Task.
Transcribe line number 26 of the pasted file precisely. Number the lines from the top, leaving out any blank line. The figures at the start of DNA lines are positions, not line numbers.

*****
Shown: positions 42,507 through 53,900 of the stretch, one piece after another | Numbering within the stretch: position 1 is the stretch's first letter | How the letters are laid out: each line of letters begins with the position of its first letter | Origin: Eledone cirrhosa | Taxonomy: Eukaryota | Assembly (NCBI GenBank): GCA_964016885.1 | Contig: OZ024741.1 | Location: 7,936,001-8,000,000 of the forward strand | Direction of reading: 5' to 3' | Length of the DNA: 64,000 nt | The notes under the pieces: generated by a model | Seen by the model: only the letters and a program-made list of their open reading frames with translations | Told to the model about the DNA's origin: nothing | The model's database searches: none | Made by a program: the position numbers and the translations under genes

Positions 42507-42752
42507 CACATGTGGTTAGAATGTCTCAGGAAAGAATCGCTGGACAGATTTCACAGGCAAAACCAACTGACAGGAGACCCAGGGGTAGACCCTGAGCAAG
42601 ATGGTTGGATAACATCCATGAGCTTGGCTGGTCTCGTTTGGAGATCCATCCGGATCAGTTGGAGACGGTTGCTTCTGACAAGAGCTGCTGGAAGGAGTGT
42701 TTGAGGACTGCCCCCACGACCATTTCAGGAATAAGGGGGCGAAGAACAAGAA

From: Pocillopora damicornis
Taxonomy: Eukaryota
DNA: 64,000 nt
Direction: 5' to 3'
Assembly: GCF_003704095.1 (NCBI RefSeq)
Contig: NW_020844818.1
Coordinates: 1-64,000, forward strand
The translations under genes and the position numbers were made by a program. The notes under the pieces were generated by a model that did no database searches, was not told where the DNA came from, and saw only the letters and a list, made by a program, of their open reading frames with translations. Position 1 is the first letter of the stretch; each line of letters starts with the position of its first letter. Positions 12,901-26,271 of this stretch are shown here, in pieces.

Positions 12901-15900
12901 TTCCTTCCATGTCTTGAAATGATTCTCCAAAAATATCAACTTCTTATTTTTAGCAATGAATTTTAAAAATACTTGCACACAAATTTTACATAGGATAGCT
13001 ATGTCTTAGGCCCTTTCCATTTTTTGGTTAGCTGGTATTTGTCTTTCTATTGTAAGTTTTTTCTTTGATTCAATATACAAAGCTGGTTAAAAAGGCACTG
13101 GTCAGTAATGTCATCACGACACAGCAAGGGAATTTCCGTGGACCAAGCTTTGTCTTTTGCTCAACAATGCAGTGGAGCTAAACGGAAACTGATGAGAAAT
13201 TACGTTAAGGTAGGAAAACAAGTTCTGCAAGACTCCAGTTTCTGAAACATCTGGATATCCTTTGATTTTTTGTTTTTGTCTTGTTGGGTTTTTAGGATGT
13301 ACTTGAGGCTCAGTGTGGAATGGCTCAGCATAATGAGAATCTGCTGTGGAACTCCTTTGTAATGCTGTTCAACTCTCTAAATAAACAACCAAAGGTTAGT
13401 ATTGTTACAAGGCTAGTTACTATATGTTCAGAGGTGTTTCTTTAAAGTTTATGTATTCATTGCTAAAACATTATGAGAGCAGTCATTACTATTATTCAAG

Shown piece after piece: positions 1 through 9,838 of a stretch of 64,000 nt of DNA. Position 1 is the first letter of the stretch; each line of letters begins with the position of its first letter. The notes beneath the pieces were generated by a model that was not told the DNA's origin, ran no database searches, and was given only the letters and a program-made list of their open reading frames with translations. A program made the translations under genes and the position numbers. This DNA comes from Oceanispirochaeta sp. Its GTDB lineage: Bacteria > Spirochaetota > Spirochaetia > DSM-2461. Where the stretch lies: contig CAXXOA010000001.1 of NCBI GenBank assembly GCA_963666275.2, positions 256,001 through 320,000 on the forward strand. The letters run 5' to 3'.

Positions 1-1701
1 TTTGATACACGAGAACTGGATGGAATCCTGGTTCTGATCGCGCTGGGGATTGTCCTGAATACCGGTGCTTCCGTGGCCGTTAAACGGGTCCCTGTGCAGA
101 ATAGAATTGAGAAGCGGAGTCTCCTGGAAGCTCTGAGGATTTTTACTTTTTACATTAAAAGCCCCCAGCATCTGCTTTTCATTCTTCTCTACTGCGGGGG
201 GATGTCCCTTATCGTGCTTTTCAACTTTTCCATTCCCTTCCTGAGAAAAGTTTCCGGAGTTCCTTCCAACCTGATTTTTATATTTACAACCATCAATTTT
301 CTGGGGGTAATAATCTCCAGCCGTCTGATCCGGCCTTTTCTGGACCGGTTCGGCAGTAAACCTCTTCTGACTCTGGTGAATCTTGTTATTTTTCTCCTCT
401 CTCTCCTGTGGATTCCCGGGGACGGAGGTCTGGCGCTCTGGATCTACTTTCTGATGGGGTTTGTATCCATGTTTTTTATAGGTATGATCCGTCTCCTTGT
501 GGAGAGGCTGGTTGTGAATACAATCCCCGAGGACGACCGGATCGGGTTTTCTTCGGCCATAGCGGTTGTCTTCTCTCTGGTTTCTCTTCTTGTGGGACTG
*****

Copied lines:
301 CTGGGGGTAATAATCTCCAGCCGTCTGATCCGGCCTTTTCTGGACCGGTTCGGCAGTAAACCTCTTCTGACTCTGGTGAATCTTGTTATTTTTCTCCTCT